The UCLA dataset has been the benchmark for DT recognition for several years, even though a much larger and more diverse database (the DynTex database) exists. The UCLA dataset remained the benchmark due to the following reasons:
Its DT sequences have already been pre-processed from their raw form, whereby each sequence is cropped to show its representative dynamics in absence of any static or dynamic background.
Only a single DT is present in each DT sequence.
In each DT sequence, no panning or zooming is performed.
Ground truth labels of the DT sequences are provided.
Although some researchers have applied their recognition algorithms on the DynTex dataset, it is difficult to manage/use because it lacks the above four properties, in its present form. Therefore, we proposed the compilation of a new benchmark dataset, called DynTex++. For more details, refer to my work in . Please email me with any questions/comments regarding the dataset and I will get back to you as soon as I can. To compare against the DL-PEGASOS algorithm in , use this code.
NOTE: If you use the DynTex++ dataset, please cite this work:
. Bernard Ghanem and Narendra Ahuja, "Maximum Margin Distance Learning for Dynamic Texture Recognition", European Conference on Computer Vision (ECCV 2010)
The goal here is to organize the raw data in the DynTex dataset in order to provide a richer benchmark in the same way the UCLA dataset is currently. The original database is already publicly available (~2GB of data); however, only the raw AVI videos are provided. We proceeded to filter, pre-process, and label these DT sequences. While DynTex contains a total of 656 video sequences, DynTex++ uses only 345 of them. We eliminated sequences that contained more than one DT, contained dynamic background, included panning/zooming, or did not depict much motion. The remaining sequences were then hand labeled as one of 36 classes. They were not uniformly distributed among the N classes. We preprocessed them so each class contained the same number of subsequences. The pre-processing steps were:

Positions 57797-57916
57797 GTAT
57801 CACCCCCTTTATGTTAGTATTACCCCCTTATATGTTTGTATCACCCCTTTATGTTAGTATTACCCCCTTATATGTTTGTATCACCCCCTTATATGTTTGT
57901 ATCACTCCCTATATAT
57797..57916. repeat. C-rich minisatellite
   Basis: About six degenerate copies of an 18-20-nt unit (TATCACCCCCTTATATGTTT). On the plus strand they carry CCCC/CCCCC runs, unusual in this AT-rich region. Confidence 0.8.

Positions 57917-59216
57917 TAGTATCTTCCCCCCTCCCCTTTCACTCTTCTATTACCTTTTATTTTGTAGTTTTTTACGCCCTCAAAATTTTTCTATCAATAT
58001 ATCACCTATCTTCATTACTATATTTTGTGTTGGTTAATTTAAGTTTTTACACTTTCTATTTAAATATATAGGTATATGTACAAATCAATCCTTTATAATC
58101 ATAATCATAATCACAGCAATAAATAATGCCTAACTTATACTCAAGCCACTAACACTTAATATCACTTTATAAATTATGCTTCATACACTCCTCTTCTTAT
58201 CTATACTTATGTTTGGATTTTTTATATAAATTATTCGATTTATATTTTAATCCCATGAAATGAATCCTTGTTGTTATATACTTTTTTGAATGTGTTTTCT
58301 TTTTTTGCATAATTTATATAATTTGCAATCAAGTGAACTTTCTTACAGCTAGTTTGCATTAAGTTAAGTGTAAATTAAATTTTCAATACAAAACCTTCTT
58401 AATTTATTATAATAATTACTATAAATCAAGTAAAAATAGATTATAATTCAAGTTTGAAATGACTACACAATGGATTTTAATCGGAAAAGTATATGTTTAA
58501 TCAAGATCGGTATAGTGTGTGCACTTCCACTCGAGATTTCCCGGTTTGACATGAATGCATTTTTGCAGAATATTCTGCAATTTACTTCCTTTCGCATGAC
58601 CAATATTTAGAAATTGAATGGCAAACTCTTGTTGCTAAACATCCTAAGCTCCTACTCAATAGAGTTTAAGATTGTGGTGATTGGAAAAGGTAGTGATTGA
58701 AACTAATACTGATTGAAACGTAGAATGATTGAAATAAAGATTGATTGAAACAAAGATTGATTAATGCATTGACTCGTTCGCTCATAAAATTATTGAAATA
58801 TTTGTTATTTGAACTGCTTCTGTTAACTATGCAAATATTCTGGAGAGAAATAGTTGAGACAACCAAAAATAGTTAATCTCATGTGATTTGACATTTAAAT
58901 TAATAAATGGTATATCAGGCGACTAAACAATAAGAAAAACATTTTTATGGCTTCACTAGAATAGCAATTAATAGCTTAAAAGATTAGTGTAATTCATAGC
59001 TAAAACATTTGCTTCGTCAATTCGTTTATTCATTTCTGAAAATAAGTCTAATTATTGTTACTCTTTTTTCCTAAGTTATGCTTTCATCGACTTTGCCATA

Each sequence was spatially down-sampled by a factor of 0.75 and converted to grayscale intensity.
Since it is infeasible to manually crop these sequences, we randomly selected a large (1000) set of subsequences of fixed size (50x50x50), each of which is attributed a relevance score that represents how much motion it entails. This score is the average optical flow energy in the subsequence. By doing this, static background subsequences are eliminated from consideration and the more relevant DT subsequences remain.
After sorting the subsequences according to their relevance scores, we selected the highest 100 in each class (uniformly chosen from the video sequences constituting this class), thus, resulting in a database of 3600 subsequences.
The ground truth classes of the 36 DynTex++ classes were determined according to the following description. The ground truth labeling was done manually by visually clustering the 345 DynTex AVI files into meaningful categories of spatiotemporal variation.
The DynTex++ dataset can be downloaded here (~570MB). In order to keep a similar structure to the UCLA benchmark, the DynTex++ directory contains the following MATLAB files:
dyntex++_classes.mat: this mat file contains information of the breakdown of the classes with respect to the DynTex original dataset. It contains class_inventory, a cell array that identifies the DynTex AVIs from which the class is formed.
dyntex++_info.mat: this mat file contains information about the 3600 subsequences that form the DynTex++ dataset. class_index_list is the list of the ground truth labels (36 classes) for the subsequences. Similar to the UCLA benchmark, imagemaster contains information of each subsequence, including the class it belongs to, information about how it was extracted from the original AVI (i.e. left corner and the AVI name), and the path to the the subsequence saved in the imgdb directory.
imgdb [directory]: this folder contains the gray scale versions of the subsequences forming the DynTex++ dataset.